BBQ Basics: Tips To Avoid Spoiled Food

By: Information provided by FDA.gov Email
By: Information provided by FDA.gov Email

 Important tip: Never leave food out for more than one hour when the temperature is above 90°F.

Fourth of July picnics and barbecues are a tradition for many families, but eating outdoors in hot weather can present some food safety challenges.

According to the FDA, bacteria in food multiplies faster at temperatures above 40 degrees Fahrenheit. Practicing some basic habits can prevent your family from getting sick.

Wash your hands
It seems basic, but not everyone does it. Wash hands well and often with soap and water for at least 20 seconds, especially after using the bathroom and before cooking or eating. If you're in an outdoor setting with no bathroom, use a water jug, some soap, and paper towels. Consider carrying moist disposable towelettes for cleaning your hands.

Keep raw food separate from cooked food
Don't use a plate that previously held raw meat, poultry, or seafood for anything else unless the plate has first been washed in hot, soapy water. Keep utensils and surfaces clean.

Marinate food in the refrigerator, not on the counter
And if you want to use some of the marinade as a sauce on the cooked food, reserve a separate portion. Don't reuse marinade that contained raw meat.

Cook food thoroughly
To kill any harmful bacteria that may be present, use a food thermometer. Hamburgers should be cooked to 160°F. If a thermometer is not available, make sure hamburgers are brown all the way through, not pink. Chicken should be cooked to at least 165°F. If you partially cook food in the microwave, oven or stove to reduce grilling time, do so immediately before the food goes on the hot grill.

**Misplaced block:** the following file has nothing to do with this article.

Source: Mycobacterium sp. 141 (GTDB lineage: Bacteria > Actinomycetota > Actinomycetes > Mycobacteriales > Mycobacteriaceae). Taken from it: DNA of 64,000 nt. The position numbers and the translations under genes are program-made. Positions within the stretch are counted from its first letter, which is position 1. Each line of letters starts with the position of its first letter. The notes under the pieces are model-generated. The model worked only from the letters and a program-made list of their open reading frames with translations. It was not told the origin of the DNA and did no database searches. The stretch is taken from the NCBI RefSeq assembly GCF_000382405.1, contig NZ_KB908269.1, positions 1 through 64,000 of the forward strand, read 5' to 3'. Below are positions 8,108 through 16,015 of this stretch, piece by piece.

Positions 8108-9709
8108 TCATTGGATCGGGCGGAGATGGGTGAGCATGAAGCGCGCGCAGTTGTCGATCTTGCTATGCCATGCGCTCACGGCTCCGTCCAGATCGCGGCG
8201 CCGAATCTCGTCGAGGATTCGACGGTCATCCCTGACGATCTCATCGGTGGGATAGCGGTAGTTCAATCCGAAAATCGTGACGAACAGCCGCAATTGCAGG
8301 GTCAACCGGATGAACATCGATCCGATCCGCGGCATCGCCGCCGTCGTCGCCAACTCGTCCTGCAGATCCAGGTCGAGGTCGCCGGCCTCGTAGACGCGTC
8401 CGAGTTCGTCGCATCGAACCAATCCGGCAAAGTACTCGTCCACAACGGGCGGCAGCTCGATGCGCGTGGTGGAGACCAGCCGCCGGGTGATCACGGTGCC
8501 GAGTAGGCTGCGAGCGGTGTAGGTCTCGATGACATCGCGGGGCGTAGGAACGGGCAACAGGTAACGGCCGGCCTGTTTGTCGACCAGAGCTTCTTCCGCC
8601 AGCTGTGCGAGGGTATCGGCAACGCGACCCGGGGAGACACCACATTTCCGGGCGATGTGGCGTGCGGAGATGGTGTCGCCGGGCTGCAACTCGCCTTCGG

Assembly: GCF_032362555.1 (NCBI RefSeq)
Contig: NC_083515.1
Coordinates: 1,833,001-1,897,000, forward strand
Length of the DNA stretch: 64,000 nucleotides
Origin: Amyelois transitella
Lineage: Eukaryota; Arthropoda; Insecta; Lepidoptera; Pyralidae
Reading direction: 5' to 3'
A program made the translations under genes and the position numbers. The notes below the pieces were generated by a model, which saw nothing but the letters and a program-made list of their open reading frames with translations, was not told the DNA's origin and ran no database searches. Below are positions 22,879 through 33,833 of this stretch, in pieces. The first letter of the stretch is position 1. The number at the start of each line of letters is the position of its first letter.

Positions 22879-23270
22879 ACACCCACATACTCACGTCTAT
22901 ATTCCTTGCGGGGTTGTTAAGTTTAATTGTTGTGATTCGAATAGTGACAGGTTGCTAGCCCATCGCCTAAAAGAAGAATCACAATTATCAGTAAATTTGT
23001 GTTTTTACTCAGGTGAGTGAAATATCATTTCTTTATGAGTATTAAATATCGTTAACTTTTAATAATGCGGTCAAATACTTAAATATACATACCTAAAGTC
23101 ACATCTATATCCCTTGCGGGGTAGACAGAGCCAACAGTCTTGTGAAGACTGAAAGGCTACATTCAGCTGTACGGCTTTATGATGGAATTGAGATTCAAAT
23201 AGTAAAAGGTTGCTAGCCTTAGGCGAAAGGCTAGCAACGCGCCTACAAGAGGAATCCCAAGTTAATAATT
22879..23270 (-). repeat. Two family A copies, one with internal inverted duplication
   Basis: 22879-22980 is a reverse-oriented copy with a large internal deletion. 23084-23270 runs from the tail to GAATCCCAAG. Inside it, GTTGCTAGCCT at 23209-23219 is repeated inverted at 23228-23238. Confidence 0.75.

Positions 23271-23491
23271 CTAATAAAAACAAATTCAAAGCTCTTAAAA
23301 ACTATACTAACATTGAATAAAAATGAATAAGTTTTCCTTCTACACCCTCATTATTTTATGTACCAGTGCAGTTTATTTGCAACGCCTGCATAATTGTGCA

Refrigerate and freeze promptly
It can be hard to remember while a party is going on, but food should not be left out of the cooler or off the grill for more than two hours. Never leave food out for more than one hour when the temperature is above 90°F.

Keep hot food hot
Hot food should be kept at or above 140°F. Hot food should be wrapped well and placed in an insulated container. If bringing hot take-out food such as fried chicken or barbecue to an outdoor party, eat it within two hours of purchase. In addition to bringing a grill and fuel for cooking to an outdoor location, remember to pack a food thermometer to check that your meat and poultry reach a safe internal temperature. When re-heating food at the outing, be sure it reaches 165°F.

Keep cold food cold
Cold food should be held at or below 40°F. Foods like chicken salad and desserts that are in individual serving dishes can be placed directly on ice or in a shallow container set in a deep pan filled with ice. Drain off water as ice melts and replace ice frequently.

Additional Grilling Safety
If you plan to fire up the grill, make sure an adult is always supervising the grill when in use. Never grill indoors and make sure the area is free of debris, like tree limbs, that can catch fire. Children and pets should be kept away from the grill. It is also a good idea to use long-handled tools and never add charcoal starter fluid when coals have already been ignited.


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